It is a common belief that the Internal Revenue Service (IRS) cannot be disputed once it opens a case against a taxpayer. However, it is possible to file a petition to the United States Tax Court to challenge the IRS instead of complying. The National Taxpayer Advocate (NTA) performed a study of top 10 most litigated tax issues in the U.S. between June 2012 and May 2013, and its findings were as follows:
- Accuracy-Related Penalties – In some cases, the IRS imposes a penalty for the underpayment of tax. Examples include a taxpayer’s neglecting to provide proof of income or proceeds from a property sale. According to the NTA’s findings, the court ruled in favor of taxpayers in 10-15% of cases.
- Trade or Business Expenses – In many cases, business owners fail to provide proof of business deductions and expenses or has been unable to separate business and personal use of assets, including home office expenses. The court ruled in favor of taxpayers in a mere 2% of cases.
- Gross Income – Many taxpayers fail to report certain items of income, including wages, debt income, court settlements, and more. The court ruled in favor of taxpayers in 15% of cases.
- Summons Enforcements – In cases relating to civil or criminal tax liability, taxpayers refused to permit the IRS to examine any relevant records and documentation. The court ruled in favor of taxpayers in only 5% of cases.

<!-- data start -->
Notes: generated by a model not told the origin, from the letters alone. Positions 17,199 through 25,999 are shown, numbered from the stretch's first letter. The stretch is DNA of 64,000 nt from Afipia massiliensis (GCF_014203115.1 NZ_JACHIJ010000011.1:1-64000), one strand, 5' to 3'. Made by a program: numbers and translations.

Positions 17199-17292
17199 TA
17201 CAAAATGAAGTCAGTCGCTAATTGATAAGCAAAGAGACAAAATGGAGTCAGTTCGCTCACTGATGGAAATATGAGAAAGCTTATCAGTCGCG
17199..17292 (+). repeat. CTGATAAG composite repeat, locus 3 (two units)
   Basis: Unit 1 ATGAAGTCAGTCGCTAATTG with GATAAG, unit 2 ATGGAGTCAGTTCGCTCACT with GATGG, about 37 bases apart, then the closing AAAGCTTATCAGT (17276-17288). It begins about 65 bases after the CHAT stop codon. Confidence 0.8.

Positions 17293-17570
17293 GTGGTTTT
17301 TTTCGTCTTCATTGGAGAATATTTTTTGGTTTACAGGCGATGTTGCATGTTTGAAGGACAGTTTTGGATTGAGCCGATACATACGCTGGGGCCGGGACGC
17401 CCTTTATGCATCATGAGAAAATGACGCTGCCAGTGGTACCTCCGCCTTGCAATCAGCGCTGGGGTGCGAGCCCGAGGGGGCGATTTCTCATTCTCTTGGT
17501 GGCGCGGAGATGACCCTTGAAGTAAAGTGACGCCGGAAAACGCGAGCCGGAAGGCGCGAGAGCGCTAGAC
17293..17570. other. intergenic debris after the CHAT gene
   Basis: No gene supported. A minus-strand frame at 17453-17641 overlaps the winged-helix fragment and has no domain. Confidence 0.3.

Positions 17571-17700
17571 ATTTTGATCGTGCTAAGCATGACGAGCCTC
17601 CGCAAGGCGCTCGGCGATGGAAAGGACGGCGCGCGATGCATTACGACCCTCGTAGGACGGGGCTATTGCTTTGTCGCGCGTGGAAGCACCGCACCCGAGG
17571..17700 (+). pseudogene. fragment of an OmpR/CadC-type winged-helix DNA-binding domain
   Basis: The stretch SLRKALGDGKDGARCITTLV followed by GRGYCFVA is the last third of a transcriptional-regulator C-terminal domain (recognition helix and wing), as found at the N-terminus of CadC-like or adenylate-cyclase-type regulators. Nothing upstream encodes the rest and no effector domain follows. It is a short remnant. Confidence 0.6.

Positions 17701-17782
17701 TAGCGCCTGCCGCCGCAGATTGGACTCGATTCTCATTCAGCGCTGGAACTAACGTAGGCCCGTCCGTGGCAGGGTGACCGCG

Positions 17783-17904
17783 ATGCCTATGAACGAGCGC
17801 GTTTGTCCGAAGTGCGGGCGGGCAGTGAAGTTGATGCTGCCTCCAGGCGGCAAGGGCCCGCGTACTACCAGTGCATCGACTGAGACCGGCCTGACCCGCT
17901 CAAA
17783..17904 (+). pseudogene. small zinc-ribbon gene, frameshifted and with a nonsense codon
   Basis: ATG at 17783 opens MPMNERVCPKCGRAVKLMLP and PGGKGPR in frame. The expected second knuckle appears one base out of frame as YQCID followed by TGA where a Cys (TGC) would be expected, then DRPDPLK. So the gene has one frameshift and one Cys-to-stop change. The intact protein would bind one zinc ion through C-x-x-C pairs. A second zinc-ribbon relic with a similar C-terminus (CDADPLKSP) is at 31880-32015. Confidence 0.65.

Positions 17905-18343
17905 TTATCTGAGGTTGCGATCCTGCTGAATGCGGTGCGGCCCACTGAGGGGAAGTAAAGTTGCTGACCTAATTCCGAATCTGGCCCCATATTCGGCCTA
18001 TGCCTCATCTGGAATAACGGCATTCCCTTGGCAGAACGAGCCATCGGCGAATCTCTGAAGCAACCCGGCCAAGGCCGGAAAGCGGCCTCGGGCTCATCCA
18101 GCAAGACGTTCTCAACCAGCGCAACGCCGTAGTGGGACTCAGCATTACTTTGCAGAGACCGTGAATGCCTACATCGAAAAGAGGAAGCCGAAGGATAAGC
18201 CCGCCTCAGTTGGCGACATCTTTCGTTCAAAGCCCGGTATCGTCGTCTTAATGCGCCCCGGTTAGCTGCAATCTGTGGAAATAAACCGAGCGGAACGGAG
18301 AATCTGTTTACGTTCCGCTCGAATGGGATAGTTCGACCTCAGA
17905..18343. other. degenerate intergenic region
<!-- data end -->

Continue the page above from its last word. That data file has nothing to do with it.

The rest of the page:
- CDP Hearings – When a taxpayer does not agree with their independent tax review by the IRS Office of Appeals, through a process called Collection Due Process (CDP), they have the right to petition the results. The court ruled in favor of taxpayers in 10% of cases.
- Failure to File and Pay Penalties – Failing to file or pay taxes on time is typically subject to a penalty. However, taxpayers may prove a reasonable cause for the failure, such as poor health or damage of records. The court ruled in favor of taxpayers in about 18% of cases.
- Charitable Deductions – In certain cases, the IRS may deny taxpayer deductions for donations to a qualifying charitable organization, whether due to the amount or proof presented. The court ruled in favor of taxpayers in 20% of cases.
- Frivolous Issues Penalty – In some cases, taxpayers delay or refuse to pay taxes due to frivolous arguments that tax is not necessary. The court ruled in favor of taxpayers in 45% of cases.
- Civil Actions to Enforce Federal Tax Liens – When an individual or business owner does not pay tax in a timely manner, the IRS may place a tax lien on the taxpayer’s property. The court ruled in favor of taxpayers in less than 10% of cases.
- Relief from Joint and Several Liability – Some married couples file jointly and hence take full responsibility for the tax due. The federal Tax Code can provide relief to individual partners when the IRS attempts to collect the full amount. The court ruled in favor of taxpayers in 33% of cases.
Contact Sheppard Law Offices Today
In order to dispute an action from the IRS, you must file a petition to the Tax Court; and to dramatically increase your chances of success, it is recommended to be represented by a qualified tax attorney. This is where attorney Kenneth L. Sheppard, Jr. from Sheppard Law Offices comes in.
If you believe that you have a potential case, please call or email us today!